Bror Erickson’s article, though historical, is refreshingly contemporary in its application. He explores the theological influences of Bo Giertz, particularly the influence of Henric Schartau on Giertz’s view of the Christian life. Schartau’s gospel-filled sermon for Transfiguration Day, we may remember from The Hammer of God, helped liberate the young curate Fridfeldt from the condemnation of the law. Erickson compares specifically Schartau and Giertz on the order of salvation (ordo salutis) and demonstrates how Giertz was able to appropriate Schartau’s emphasis on Christian living while avoiding the legalism that was often inherent in Pietistic preaching on the Christian life. Harold Senkbeil’s timely article on sanctification in a sexual age urges pastors to cultivate a robust teaching and application of sanctification in their pastoral care. Senkbeil offers a case study on sins against the Sixth Commandment, the pandemic of pornography and sexual sins in our decadent twenty-first-century culture, and offers pastors some concrete ways to apply both law and gospel to those enslaved by sexual sins.

We believe these articles together will further discussions concerning the law in the Christian life and the application of the third use of the law in the church today. Since confessional pastors and congregations have promised to uphold the biblical doctrine of the Lutheran Confessions, we pray that reflection on these articles will lead readers back to a careful study of Article VI of the Formula of Concord, “Concerning the Third Use of the Law.”

Jason D. Lane
Mequon, Wisconsin


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A Response to Woodford

 

— by Mark Surburg

Editor's note: This article is a response to Rev. Lucas V. Woodford. The original article is linked in the first paragraph.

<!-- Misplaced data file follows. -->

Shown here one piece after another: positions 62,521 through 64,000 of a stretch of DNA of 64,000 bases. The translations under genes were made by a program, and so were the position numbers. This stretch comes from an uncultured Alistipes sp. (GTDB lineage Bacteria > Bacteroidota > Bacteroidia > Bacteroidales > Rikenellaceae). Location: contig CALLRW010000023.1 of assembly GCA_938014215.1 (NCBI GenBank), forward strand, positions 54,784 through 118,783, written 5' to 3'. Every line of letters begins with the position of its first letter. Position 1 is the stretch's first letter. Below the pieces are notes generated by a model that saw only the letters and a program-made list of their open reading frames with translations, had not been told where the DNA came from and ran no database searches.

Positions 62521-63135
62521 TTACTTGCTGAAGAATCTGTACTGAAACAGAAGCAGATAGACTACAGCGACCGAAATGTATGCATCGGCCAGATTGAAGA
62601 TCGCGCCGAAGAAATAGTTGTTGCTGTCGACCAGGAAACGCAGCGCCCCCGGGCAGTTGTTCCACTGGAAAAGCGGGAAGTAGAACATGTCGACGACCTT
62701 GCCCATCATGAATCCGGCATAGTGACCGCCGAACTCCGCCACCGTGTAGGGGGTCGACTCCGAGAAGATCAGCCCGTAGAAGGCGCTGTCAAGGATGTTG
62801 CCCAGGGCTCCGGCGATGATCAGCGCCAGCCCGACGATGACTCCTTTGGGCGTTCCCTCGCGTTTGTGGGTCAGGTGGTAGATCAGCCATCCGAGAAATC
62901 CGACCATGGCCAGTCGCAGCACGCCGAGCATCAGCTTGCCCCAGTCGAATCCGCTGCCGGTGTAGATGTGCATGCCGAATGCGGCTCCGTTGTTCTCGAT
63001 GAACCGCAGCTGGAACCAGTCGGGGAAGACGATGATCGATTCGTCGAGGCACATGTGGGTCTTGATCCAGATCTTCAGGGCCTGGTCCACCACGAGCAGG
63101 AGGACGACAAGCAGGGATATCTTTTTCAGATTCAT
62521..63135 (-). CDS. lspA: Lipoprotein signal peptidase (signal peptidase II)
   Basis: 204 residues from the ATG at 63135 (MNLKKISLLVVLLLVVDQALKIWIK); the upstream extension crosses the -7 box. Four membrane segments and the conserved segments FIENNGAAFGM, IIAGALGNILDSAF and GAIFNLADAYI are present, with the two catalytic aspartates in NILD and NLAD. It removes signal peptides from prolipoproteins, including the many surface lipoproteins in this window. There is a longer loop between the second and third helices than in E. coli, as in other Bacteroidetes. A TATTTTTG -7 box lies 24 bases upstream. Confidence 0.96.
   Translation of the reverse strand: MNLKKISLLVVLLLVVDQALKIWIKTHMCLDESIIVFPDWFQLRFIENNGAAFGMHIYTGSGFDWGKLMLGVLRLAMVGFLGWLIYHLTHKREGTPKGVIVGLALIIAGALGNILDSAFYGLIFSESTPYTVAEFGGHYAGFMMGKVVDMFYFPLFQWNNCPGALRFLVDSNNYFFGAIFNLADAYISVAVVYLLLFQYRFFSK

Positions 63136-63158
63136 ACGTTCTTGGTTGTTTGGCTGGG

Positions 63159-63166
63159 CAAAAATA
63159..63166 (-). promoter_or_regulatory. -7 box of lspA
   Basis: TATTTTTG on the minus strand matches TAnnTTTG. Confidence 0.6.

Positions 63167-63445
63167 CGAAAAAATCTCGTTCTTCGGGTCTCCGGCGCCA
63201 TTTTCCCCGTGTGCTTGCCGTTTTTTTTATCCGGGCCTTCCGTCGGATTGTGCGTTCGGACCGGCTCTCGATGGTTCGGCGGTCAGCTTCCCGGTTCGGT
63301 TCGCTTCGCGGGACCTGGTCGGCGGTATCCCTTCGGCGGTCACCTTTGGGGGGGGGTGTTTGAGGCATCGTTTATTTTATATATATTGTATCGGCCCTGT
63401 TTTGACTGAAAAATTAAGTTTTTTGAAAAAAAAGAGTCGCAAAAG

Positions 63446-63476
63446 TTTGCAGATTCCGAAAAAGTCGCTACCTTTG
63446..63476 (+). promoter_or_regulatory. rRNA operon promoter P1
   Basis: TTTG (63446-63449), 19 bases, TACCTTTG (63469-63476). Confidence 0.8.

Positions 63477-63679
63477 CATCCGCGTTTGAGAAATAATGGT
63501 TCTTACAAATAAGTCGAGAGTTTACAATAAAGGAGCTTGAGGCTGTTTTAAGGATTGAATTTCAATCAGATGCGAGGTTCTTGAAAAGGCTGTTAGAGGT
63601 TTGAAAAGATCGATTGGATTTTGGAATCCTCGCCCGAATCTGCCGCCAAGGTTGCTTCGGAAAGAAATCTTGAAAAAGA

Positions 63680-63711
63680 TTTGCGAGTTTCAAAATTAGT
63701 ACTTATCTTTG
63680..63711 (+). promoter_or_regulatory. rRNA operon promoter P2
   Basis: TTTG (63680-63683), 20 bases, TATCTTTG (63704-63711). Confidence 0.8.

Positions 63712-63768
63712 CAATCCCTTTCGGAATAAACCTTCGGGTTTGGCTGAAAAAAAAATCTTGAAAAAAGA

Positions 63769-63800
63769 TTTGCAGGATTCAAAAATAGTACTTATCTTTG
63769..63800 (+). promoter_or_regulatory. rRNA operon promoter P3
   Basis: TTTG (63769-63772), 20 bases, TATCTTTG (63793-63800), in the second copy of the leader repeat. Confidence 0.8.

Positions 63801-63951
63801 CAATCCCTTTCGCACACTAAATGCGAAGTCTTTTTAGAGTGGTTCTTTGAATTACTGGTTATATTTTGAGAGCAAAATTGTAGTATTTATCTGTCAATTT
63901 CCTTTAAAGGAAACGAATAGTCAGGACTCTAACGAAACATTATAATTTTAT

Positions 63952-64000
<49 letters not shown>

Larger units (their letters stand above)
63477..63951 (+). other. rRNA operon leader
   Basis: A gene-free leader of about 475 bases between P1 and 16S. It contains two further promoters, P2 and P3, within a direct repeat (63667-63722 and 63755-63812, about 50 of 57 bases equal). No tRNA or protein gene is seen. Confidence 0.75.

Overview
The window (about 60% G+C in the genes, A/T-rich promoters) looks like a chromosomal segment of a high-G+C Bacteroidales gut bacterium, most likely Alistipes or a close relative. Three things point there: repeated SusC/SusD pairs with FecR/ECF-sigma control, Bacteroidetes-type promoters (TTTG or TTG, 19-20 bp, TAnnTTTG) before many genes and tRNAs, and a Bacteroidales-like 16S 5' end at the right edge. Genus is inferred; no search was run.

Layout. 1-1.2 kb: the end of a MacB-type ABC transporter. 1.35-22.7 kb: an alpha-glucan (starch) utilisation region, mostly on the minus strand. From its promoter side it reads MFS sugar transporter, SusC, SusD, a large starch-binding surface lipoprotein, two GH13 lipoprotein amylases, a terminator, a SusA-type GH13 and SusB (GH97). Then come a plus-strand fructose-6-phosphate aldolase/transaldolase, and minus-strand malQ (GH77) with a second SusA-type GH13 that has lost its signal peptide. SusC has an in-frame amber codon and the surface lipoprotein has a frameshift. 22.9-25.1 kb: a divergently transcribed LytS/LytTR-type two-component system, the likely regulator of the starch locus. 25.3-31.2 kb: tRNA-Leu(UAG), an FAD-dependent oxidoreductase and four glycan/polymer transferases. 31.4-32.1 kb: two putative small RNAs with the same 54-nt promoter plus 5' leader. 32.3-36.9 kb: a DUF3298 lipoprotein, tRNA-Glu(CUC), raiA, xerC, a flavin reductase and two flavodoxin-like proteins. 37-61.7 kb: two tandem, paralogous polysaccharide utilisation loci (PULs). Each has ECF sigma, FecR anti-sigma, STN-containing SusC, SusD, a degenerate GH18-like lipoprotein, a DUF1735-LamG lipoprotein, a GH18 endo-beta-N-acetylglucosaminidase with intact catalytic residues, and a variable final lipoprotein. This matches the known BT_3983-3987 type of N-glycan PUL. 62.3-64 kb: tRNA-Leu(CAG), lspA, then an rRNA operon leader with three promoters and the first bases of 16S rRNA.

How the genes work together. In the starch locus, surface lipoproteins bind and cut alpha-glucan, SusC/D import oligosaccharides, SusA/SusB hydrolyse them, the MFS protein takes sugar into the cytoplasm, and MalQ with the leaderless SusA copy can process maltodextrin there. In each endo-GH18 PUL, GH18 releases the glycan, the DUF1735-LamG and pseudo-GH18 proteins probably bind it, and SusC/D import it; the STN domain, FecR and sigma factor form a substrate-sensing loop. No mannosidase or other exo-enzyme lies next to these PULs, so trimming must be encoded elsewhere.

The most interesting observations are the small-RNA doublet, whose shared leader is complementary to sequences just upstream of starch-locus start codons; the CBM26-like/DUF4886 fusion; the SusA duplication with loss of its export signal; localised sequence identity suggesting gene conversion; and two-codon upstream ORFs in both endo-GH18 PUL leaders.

Last week LOGIA Online posted an article by Pastor Lucas Woodford entitled “Third Use of the Law and Sanctification.” He offered a descriptive analysis of a “debate going among conservative confessional Lutheran circles regarding the nature and use of the Law, particularly its Third Use, as well as the issue of antinomianism and the sanctified life under the Gospel.” He noted in conclusion:

Again, my aim has been to shed some collegial and pastoral light upon this ongoing             debate. I mean no ill will, nor do I mean to antagonize or demonize anyone or any one     position. If I have misspoken, I am open to correction and clarification. 

While I appreciate the descriptive tone of his effort, I believe that Woodford has failed to understand key issues that are at stake. After engaging in this discussion for the last four years and coining the term “soft antinomianism” in describing what I have encountered, I believe that I am in a good position to respond to Pastor Woodford on behalf of the second group he describes. Following Woodford’s lead, I will pursue a descriptive course rather than providing specific argumentation in support of a position.

In Woodford’s estimation the two sides are each defending some specific theological truth, but in so doing they are also excluding “a corollary and very important truth” as they each fall off one side of Luther’s horse. Woodford describes the first group in the following manner:

For example, one group appears to be aiming to reach disaffected evangelicals who have     been repeatedly bludgeoned by the law. They want to “liberate” them from the bonds of   the law and teach them how to “hold fast” to Christ and the “radical” freedom the Gospel     affords. Thus, they begin to speak in terms of limited categories.

He adds latter:

Though perhaps well intentioned, and maybe having a particular disaffected evangelical       audience in mind, this tends to seem like a repetitious single note being played over and over again, and is often aided by the sensationalism of digital media, and corresponding       bumper sticker-like slogans, complete with all kinds of catchy sound bites. It may be well     received by the specific audience they desire to hear it, but the legs seem to be falling off   the saddle for the rest of us.

While this description is an entirely accurate one of several prominent groups online and in social media, Woodford has focused too narrowly. Instead, this approach that sees only the accusing role of the law in revealing sin and emphasizes salvation by grace through faith in Christ apart from works is symptomatic of a far deeper problem in modern Lutheranism. It does not simply describe a small group seeking to reach out to disaffected former evangelicals. Instead it includes many Lutherans today and the debate that has gone on for the last four years has focused on how Lutheran pastors talk to Lutheran congregations.